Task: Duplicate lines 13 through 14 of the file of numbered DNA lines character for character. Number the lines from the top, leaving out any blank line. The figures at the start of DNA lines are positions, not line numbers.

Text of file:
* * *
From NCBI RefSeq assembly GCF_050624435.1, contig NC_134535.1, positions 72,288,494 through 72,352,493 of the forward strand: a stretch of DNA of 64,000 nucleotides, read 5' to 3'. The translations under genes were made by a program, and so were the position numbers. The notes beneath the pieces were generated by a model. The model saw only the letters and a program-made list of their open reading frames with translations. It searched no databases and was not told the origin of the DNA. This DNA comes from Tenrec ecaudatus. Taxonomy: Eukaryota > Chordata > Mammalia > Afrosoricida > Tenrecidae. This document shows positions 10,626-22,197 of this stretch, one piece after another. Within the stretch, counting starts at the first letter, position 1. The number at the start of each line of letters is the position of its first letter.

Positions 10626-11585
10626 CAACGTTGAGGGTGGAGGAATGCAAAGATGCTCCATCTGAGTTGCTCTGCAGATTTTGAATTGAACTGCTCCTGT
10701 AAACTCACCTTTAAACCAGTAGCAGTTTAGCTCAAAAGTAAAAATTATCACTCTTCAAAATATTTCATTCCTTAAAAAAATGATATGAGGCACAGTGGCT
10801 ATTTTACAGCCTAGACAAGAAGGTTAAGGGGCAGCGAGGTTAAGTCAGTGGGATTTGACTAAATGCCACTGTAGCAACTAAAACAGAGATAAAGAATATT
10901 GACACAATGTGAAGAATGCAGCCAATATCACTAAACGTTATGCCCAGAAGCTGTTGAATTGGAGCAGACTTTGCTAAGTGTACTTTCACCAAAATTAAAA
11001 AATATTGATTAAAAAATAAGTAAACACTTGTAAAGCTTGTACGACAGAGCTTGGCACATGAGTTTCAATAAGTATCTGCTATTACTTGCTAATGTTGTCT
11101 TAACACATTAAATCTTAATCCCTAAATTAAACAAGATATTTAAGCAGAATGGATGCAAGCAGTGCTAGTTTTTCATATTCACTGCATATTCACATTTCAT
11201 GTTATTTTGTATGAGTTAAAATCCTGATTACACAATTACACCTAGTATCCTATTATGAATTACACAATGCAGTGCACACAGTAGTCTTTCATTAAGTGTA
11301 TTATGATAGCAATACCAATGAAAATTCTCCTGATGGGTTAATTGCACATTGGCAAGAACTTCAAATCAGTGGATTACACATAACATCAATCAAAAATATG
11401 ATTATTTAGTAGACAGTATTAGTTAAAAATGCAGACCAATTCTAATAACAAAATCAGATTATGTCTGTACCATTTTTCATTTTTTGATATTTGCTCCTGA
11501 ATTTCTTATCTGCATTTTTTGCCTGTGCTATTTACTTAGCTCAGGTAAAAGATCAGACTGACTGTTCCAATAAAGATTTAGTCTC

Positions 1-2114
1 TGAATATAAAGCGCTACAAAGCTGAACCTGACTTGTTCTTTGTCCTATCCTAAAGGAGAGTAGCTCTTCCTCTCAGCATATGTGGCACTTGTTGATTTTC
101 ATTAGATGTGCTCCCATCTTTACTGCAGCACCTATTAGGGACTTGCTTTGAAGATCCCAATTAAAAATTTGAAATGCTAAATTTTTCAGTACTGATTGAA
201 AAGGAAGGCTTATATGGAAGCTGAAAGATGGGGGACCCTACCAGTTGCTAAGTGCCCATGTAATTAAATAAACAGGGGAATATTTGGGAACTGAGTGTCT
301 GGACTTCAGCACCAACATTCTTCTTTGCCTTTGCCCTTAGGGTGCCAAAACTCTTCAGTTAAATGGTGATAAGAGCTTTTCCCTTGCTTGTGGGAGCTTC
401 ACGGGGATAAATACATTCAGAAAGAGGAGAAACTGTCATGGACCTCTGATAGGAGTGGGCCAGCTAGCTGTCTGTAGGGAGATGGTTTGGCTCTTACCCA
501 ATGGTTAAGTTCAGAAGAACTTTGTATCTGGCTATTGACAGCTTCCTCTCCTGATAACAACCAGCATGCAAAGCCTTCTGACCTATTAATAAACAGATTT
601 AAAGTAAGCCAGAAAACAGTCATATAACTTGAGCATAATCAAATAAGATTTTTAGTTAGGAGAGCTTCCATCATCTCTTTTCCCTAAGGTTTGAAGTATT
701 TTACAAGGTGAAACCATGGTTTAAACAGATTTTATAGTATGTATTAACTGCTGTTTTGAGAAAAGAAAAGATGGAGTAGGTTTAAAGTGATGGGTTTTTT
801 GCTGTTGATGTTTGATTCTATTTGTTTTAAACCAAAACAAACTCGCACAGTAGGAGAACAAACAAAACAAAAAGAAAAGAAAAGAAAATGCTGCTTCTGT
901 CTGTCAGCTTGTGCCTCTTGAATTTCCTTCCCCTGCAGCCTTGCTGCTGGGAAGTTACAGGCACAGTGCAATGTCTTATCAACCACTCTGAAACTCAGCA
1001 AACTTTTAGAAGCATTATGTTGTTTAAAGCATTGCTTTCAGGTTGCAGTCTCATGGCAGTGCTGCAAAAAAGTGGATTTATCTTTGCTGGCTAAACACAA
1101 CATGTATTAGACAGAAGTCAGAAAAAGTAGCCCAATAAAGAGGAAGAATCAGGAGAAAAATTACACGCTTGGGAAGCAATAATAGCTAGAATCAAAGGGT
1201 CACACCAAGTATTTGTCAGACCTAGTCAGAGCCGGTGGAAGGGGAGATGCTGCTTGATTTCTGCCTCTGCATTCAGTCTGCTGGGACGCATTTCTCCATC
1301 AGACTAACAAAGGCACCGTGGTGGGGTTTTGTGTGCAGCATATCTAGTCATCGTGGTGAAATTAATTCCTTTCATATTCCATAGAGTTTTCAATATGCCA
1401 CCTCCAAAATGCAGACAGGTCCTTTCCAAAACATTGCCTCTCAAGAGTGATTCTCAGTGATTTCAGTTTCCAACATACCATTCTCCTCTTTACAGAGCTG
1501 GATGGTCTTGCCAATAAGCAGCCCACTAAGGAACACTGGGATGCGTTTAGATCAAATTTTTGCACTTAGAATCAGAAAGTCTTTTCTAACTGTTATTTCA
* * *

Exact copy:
Positions 1-2114
1 TGAATATAAAGCGCTACAAAGCTGAACCTGACTTGTTCTTTGTCCTATCCTAAAGGAGAGTAGCTCTTCCTCTCAGCATATGTGGCACTTGTTGATTTTC